Lottery Employee Accused of Hot Lotto Fraud Has Trial Delayed

April 14, 2015 by  
Filed under Uncategorized

A former lottery worker accused of tampering with a number generator to win $14.3 million has had his trial pushed back until July after prosecutors presented more than 500 pages of new material, along with videos and recordings. Eddie Raymond Tipton was arrested and charged with two counts of fraud in January after he was accused of purchasing a Hot Lotto ticket, which he was barred from doing by law as a lottery employee.

Tipton worked as the information security director of the Multi-State Lottery Association (MUSL) when there was a mystery Hot Lotto winner appeared in Iowa in December 2010. The winning ticket was not claimed for almost a year and then, hours before the expiry date, a New York attorney named Crawford Shaw came forward on behalf of a corporation supposedly based in Belize. The ticket was valid, but Shaw was not paid because he refused to name who had bought the ticket, and he later withdrew the claim, saying that he didn’t know the identity of the winner.

The customer who is thought to have purchased the winning ticket in Des Moines can be seen wearing a dark hood in surveillance footage released last October, but following a tip-off police were able to analyse their voice and match a licence plate in the parking lot of the convenience store to Tipton. As Tipton couldn’t claim cash prizes, it has been alleged that he approached two men in Texas to ask for help in claiming the jackpot anonymously.

In court documents filed last week ahead of the trial, prosecutors have now accused Tipton of allegedly entering a locked room at the lottery association which contained the random number-generating computers. It is alleged that he went into the room on November 20, 2010, a month before the $14.3 million was won, and used software on a thumbdrive to infect the computers and control the winning numbers.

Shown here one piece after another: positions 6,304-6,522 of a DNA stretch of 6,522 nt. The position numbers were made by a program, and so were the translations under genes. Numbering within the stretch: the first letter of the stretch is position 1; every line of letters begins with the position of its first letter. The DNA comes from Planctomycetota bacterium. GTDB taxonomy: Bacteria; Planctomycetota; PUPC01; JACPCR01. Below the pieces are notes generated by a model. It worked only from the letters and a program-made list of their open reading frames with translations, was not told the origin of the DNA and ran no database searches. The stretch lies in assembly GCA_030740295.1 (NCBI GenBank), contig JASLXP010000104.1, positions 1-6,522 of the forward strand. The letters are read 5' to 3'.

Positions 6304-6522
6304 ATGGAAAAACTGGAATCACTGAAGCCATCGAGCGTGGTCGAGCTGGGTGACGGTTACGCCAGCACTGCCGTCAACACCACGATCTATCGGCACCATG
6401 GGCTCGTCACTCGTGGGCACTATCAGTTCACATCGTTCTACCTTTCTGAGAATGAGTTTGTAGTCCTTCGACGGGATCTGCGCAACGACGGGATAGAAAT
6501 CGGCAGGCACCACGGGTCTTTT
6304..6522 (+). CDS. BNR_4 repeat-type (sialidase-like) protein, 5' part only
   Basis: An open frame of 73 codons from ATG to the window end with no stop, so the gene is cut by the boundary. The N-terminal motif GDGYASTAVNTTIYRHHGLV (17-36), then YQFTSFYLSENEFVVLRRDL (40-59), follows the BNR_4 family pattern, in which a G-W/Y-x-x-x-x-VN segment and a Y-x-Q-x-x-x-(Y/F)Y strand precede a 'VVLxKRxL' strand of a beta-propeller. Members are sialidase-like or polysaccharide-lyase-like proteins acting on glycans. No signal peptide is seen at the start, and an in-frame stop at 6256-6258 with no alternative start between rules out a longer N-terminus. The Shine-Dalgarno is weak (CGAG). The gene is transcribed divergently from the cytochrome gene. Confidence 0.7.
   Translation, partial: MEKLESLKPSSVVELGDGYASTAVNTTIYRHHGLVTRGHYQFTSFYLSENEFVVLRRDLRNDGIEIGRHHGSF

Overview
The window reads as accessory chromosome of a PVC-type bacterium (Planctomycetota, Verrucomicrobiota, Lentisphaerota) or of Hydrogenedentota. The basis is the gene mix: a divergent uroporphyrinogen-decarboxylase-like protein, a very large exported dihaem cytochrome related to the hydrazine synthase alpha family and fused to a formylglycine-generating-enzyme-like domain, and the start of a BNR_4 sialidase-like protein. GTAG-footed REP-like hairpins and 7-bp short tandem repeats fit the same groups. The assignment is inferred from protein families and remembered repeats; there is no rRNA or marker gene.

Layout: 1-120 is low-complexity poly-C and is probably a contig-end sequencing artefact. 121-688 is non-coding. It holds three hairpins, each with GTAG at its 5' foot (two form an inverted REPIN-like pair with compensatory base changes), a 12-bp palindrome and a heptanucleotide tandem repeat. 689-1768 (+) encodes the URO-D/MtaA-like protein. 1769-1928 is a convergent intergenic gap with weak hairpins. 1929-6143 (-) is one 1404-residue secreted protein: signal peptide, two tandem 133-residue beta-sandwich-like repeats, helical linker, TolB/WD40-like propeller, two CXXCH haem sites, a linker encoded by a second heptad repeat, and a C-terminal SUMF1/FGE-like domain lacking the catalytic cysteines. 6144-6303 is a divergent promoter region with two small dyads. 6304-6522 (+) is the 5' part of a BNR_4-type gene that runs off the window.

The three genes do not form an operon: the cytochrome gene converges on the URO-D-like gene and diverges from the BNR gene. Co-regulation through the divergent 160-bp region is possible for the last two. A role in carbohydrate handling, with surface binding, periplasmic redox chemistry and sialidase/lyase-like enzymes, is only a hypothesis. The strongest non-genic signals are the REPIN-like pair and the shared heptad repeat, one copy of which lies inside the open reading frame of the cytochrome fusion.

According to prosecutors, cameras on the day in question did not run continuously like they would normally and instead recorded only one second per minute. “Four of the five individuals who have access to control the camera’s settings will testify they did not change the cameras’ recording instructions,” prosecutors wrote in court documents reported by the Des Moines Register. “The fifth person is defendant. It is a reasonable deduction to infer that defendant tampered with the camera equipment to have an opportunity to insert a thumbdrive into the RNG tower without detection.”

Tipton has pleaded not guilty to all charges and his attorney has dismissed the computer tampering theory as not ‘factually viable’. Jury selection was set to begin on Monday, but Judge Jeffrey Farrell has now allowed Tipton’s defence more time to prepare, and the trial has been rescheduled to restart on Monday 13th July.